Peter’s Principle*–Single-Action Fate

TL;DR: If Fate had only one action, it would be Overcome—or rather, Overcome*—but is it smart? Maybe not, but it’s smart*.

As a general rule, I’m not a fan of my day job bleeding into my hobby. This is primarily because of how it does it and which part of my day job it reminds me of—usually, that’s the parts I enjoy the least, and incidentally, those that can negatively impact gameplay (one example here).

Still, on occasion, RPGs also remind me of the aspects of my day job I like the most. And one of them is making models of stuff that capture said stuff by combining the least possible moving parts. And I love Fate and Apocalypse World (AW) for letting me do that a lot.

In the Rise to the Challenge series, I reflected that one could virtually think about any type of story in Fate terms (mainly for game prep and improvised side-quests). “Challenge,” “Overcome,” and “Create an Advantage” are generic enough that anyone could translate Fate-specific advice into generic RPG advice with minimal mental gymnastics.

In this post, I’d like to push this logic just a little further but at the same time feed it back into Fate. I’ll let you judge if that is being smart or a smart aleck.

It all started with an Apocalypse

In Fate’s terms, AW only has one base action and handles everything (much) like Fate’s Stunts. From that standpoint, a possible question is: what if Fate had only one Action? That’s not a new one. I’ve seen it raised in more than one discussion on the Fate Tabletop RPGs Discord server.

Then again, with a few exceptions, folks over there don’t have a lot of interest in digging into AW’s mechanics, and that’s how I ended up writing over here instead of just spitballing over there. Also (spoiler alert), I’m not advocating for reducing Fate’s actions to one—just for learning as much as possible from looking at Fate through a particular crosshair (AW joke: check).

Fig. 1-Fate Contaminated

Overcome* passive* opposition

Anyway, the answer to the question above is rather obvious. Fate could do everything with Overcome*, where the “*” indicates stretching the interpretation of “Overcome” (the vanilla action) to the point of wordplay. Here’s what I mean by “wordplay”:

  • Attack. Overcome* the opponent’s defense (say, skill and armor).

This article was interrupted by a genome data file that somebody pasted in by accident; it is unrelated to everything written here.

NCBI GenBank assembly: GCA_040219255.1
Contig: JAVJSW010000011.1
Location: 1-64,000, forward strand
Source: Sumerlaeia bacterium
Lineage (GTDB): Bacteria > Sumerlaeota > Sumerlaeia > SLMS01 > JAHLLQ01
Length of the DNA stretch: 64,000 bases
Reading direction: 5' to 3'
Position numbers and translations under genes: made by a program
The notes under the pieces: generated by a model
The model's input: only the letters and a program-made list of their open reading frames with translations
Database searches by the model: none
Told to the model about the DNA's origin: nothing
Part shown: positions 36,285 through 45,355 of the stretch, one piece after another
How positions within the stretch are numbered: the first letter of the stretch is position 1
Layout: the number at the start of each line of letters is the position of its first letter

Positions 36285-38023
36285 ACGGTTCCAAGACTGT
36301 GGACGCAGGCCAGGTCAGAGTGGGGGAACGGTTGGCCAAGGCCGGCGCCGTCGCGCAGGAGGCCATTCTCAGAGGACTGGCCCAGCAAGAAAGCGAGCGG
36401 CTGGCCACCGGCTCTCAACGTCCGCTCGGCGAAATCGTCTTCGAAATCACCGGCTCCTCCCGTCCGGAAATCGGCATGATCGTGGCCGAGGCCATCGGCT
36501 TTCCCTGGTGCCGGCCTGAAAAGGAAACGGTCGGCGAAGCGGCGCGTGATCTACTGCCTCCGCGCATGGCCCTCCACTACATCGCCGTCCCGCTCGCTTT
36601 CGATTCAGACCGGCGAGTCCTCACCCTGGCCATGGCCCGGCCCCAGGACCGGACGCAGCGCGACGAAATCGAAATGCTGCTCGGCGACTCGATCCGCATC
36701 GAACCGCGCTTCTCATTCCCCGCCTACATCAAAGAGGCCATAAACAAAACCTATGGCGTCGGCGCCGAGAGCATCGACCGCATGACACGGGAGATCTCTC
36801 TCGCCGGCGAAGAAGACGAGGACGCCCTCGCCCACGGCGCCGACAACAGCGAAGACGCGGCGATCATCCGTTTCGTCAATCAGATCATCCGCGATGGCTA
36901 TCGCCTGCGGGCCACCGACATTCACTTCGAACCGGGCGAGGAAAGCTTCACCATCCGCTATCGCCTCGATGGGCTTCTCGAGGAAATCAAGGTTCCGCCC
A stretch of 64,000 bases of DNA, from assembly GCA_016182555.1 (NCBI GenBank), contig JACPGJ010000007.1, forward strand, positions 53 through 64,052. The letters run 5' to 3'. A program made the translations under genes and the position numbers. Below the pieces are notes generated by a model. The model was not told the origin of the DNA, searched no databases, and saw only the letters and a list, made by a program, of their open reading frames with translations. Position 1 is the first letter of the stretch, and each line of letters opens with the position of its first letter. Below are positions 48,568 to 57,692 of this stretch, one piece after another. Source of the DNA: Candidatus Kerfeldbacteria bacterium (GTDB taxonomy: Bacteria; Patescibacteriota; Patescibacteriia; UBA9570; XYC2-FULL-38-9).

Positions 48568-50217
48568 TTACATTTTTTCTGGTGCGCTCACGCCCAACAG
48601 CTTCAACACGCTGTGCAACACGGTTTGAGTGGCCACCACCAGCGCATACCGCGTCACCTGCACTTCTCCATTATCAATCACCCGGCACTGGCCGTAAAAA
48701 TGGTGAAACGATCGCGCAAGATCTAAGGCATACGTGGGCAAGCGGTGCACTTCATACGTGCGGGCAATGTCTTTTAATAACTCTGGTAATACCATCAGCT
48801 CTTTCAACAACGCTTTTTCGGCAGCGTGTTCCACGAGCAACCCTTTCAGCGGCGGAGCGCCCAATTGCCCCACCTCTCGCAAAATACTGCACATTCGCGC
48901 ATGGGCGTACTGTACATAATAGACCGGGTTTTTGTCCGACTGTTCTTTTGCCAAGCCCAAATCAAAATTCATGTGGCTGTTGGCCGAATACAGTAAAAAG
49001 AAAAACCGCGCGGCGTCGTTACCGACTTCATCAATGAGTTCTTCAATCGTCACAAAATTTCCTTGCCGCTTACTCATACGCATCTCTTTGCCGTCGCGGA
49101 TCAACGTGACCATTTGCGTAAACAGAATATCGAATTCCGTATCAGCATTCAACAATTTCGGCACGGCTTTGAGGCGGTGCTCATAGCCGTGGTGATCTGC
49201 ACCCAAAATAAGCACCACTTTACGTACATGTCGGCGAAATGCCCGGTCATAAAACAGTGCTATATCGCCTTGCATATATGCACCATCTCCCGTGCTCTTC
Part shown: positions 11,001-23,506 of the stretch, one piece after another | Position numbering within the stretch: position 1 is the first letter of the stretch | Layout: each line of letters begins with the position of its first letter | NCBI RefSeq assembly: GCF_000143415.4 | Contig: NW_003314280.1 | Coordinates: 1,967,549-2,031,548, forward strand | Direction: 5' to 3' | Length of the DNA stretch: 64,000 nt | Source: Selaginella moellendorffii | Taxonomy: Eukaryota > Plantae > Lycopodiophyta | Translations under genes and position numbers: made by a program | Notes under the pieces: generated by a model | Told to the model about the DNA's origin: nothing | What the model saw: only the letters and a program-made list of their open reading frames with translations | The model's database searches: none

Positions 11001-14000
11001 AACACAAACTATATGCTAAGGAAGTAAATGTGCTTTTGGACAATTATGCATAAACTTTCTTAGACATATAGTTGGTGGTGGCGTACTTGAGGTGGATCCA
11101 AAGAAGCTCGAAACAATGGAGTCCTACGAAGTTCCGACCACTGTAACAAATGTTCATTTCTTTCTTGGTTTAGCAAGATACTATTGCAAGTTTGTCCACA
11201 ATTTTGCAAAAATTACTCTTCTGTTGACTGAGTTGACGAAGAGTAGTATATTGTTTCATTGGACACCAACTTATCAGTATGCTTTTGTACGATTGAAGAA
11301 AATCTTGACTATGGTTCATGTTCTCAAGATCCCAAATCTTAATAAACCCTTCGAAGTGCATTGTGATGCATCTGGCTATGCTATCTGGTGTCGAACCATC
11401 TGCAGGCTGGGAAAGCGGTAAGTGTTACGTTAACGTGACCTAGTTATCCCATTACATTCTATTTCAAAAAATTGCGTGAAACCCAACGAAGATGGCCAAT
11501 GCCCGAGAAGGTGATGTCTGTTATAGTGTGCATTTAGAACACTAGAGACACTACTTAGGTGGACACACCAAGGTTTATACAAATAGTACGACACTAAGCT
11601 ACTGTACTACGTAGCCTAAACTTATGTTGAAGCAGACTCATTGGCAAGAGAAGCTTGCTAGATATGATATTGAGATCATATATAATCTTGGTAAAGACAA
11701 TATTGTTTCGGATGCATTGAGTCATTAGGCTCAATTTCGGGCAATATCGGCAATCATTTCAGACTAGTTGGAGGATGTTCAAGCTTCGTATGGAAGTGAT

• Defense. Overcome* the opponent’s attack (skill and weapon).
  • Create An Advantage (CaA). Overcome* the status quo (environmental factors).
  • Overcome. Overcome* any situational or conceptual obstacle (duh).

Let’s disregard (for now) differences in outcomes for vanilla actions and focus on roll calls. Attacks and Defenses call for “active opposition” (opposed rolls). CaA and Overcome may call for it too (seldom) or for “passive opposition” (often). And there goes the segue to the first question: is the interpretation of “passive opposition” stretchable too?

The varieties of opposition are Fate Core terminology, and Fate Condensed SRD cleaned that up as “opposition” (for active) and “difficulty” (for passive). This makes the second question easier to answer. Let’s call difficulty* anything rating picked directly on the Ladder, i.e., that’s not a roll’s numerical output matched with an adjective on the Ladder.

Fig. 2-One action to rule them all.

Difficulty is difficulty* but difficulty* is opposition, too

In principle, any natural process with variable results could be Bronze-Ruled just because they’re on a Bell curve. For instance, we could roll any [Medicine Name] as a Skill vs. some [PC’s Name]’s [Consequence Rating] to check if [PC’s Name] is an average responder or an outlier. But is it dramatically appropriate? Sometimes, perhaps. Other times, not.

The above is a corollary of Fate’s “Fiction, Not Physics” moto (or, in the above case, “Not Biochemistry”). “Fiction First” implies, more generally, that not every Action is worth a die-roll. But there are borderline cases. Here’s an example from actual gameplay.